Herbaceous plant

Trientalis latifolia (Broadleaf Starflower) is a perennial herbaceous plant of the ground layer of forests in western North America.

Herbaceous plants in Botany, frequently shortened to herbs, are vascular plants that have no persistent woody stem above ground.[1] Herb has other meanings in cooking, medicine, and other fields.[2] Herbaceous plants are those plants that do not have woody stems,[3] they include many perennials,
and nearly all annuals and biennials,[4] they include both forbs and graminoids.

Herbaceous plants most often are low growing plants, relative to woody plants like trees, and tend to have soft green stems that lack Lignification and their above ground growth is ephemeral and often seasonal in duration.[5]

Types of Herbaceous plants[edit]

Herbaceous plants are non-woody vascular plants, which in plant sciences are called herbs, they include grasses and grass like plants grouped together as graminoids, forbs, and ferns.[6] Forbs are generally defined as herbaceous broad leafed plants,[7] while graminoids are plants with grass-like appearance including the true grasses, sedges, and rushes.[8][9] By contrast, non-herbaceous vascular plants are woody plants which have stems above ground that remain alive, even during any dormant season, and grow shoots the next year from the above-ground parts – these include trees, shrubs, vines and woody bamboos. Banana plants are also regarded as a herbaceous plant because the stem does not contain true woody tissue.[10]

Herbaceous plants include plants that have an annual, biennial, or perennial life cycle.
Annual herbaceous plants die completely at the end of the growing season or when they have flowered and fruited, and then new plants grow from seed.[11] Herbaceous perennial and biennial plants may have stems that die at the end of the growing season, but parts of the plant survive under or close to the ground from season to season (for biennials, until the next growing season, when they flower and die). New growth develops from living tissues remaining on or under the ground, including roots, a caudex (a thickened portion of the stem at ground level) or various types of underground stems, such as bulbs, corms, stolons, rhizomes and tubers. Examples of herbaceous biennials include carrot, parsnip and common ragwort; herbaceous perennials include potato, peony, hosta, mint, most ferns and most grasses.

Habit and habitat[edit]

Some relatively fast-growing herbaceous plants (especially annuals) are pioneers, or early-successional species. Others form the main vegetation of many stable habitats, occurring for example in the ground layer of forests, or in naturally open habitats such as meadow, salt marsh or desert. Some habitats, like grasslands and prairies and savannas,[12] are dominated by herbaceous plants along with aquatic environments like ponds, streams and lakes.

Some herbaceous plants can grow rather large, such as the genus Musa, to which the banana belongs.[13]

The age of some herbaceous perennial plants can be determined by herbchronology, the analysis of annual growth rings in the secondary root xylem.

Herbaceous plants do not produce perennializing above ground structures using lignin, which is a complex phenolic polymer deposited in the secondary cell wall of all vascular plants. The development of lignin during vascular plant evolution provided mechanical strength, rigidity, and hydrophobicity to secondary cell walls, allowing plants to grow tall and transport water and nutrients over longer distances within the plant body. Since most woody plants are perennials with a longer life cycle because it takes more time and more resources (nutrients and water) to produce persistently living lignified woody stems, they are not as able to colonize open and dry ground as rapidly as herbs.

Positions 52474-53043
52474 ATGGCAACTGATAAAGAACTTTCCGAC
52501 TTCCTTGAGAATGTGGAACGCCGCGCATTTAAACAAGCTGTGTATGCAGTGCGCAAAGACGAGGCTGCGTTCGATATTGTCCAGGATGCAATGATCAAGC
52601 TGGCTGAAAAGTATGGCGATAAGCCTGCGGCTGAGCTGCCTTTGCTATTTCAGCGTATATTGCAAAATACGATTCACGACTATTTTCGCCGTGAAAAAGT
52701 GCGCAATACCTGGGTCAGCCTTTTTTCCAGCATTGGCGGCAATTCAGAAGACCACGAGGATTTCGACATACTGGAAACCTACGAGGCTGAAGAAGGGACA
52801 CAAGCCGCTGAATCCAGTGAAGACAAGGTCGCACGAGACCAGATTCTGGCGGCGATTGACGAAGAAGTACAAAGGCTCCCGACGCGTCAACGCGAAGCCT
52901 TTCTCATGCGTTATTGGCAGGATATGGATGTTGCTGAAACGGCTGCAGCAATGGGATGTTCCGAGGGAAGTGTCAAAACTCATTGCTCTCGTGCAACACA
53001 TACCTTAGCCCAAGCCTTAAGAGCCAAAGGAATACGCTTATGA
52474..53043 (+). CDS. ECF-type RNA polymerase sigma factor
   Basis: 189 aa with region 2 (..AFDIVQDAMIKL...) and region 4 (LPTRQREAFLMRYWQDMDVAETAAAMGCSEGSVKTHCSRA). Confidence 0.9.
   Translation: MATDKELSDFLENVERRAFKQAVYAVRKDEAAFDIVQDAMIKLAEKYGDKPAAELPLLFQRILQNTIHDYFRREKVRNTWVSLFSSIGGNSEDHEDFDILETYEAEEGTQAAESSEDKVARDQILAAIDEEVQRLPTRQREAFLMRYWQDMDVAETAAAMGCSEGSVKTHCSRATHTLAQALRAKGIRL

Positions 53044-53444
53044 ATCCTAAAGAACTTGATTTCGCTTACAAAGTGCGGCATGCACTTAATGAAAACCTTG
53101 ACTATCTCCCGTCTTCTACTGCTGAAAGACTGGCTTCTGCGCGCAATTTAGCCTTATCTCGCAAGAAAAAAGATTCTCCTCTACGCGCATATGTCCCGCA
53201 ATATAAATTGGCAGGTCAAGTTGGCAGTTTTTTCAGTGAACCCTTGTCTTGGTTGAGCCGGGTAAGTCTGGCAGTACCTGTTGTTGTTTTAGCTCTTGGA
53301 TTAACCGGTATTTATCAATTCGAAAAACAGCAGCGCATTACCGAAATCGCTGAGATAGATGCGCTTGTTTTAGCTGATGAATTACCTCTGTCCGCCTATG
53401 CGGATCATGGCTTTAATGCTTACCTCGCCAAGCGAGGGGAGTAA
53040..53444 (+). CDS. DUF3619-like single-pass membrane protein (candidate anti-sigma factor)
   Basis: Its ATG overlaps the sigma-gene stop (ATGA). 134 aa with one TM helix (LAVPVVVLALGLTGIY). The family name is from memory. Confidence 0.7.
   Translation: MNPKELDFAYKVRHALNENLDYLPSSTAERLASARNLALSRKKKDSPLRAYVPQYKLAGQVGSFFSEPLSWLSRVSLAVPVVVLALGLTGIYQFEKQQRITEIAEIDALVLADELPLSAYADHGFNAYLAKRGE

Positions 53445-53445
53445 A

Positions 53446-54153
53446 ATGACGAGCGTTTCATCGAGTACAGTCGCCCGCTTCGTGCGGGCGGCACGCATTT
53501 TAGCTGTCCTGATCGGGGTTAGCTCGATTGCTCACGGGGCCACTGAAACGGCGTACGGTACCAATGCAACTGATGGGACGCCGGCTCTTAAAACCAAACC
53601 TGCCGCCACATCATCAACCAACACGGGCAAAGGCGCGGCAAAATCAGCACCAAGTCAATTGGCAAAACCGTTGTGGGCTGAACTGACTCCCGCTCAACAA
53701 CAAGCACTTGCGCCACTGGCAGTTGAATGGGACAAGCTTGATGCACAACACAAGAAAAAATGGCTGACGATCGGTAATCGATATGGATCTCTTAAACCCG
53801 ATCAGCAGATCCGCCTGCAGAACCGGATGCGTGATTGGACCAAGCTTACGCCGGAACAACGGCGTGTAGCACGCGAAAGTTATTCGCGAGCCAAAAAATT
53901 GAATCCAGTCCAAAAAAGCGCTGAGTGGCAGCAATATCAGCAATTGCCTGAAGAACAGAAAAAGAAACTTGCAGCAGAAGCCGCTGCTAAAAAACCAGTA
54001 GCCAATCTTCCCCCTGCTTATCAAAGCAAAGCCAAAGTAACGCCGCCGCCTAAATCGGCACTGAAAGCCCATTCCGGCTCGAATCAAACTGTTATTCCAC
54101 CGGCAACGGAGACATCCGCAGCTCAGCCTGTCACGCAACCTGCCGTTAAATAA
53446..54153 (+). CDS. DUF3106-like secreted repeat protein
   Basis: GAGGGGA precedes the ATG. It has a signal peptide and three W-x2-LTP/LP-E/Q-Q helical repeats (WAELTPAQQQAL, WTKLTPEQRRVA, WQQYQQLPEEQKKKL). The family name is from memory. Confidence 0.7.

References[edit]

  1. ^ Flora of the British Isles, Clapham, Tutin, and Warburg, 2nd edition
  2. ^ Ernest Small; National Research Council Canada (2006). Culinary Herbs. NRC Research Press. pp. 1–. ISBN 978-0-660-19073-0.
  3. ^ Richard N. Arteca (14 February 2014). Introduction to Horticultural Science. Cengage Learning. pp. 584–. ISBN 978-1-111-31279-4.
  4. ^ Solomon, E.P.; Berg, L.R.; Martin, D.W. (2004). Biology. Brooks/Cole Thomson Learning. ISBN 978-0-534-49547-3.
  5. ^ Andrew J. Lack; David E. Evans (2005). Plant Biology. Garland Science. pp. 199–. ISBN 978-0-415-35643-5.
  6. ^ Kailash Chandra Bebarta (2011). Dictionary of Forestry and Wildlife Sciences. Concept Publishing Company. pp. 224–. ISBN 978-81-8069-719-7.
  7. ^ Wilson G. Pond (16 November 2004). Encyclopedia of Animal Science (Print). CRC Press. pp. 425–. ISBN 978-0-8247-5496-9.
  8. ^ Iain J. Gordon; Herbert H.T. Prins (14 September 2007). The Ecology of Browsing and Grazing. Springer Science & Business Media. pp. 220–. ISBN 978-3-540-72422-3.
  9. ^ Brian R. Chapman; Eric G. Bolen (31 August 2015). Ecology of North America. John Wiley & Sons. pp. 98–. ISBN 978-1-118-97154-3.
  10. ^ https://en.oxforddictionaries.com/explore/is-a-banana-a-fruit-or-a-herb/
  11. ^ Levine, Carol. 1995. A guide to wildflowers in winter: herbaceous plants of northeastern North America. New Haven: Yale University Press. page 1.
  12. ^ Patrick L. Osborne (31 August 2000). Tropical Ecosystems and Ecological Concepts. Cambridge University Press. pp. 50–. ISBN 978-0-521-64523-2.
  13. ^ Picq, Claudine & INIBAP, eds. (2000). Bananas (PDF) (English ed.). Montpellier: International Network for the Improvement of Banana and Plantains/International Plant Genetic Resources Institute. ISBN 978-2-910810-37-5. Archived (PDF) from the original on April 11, 2013. Retrieved January 31, 2013.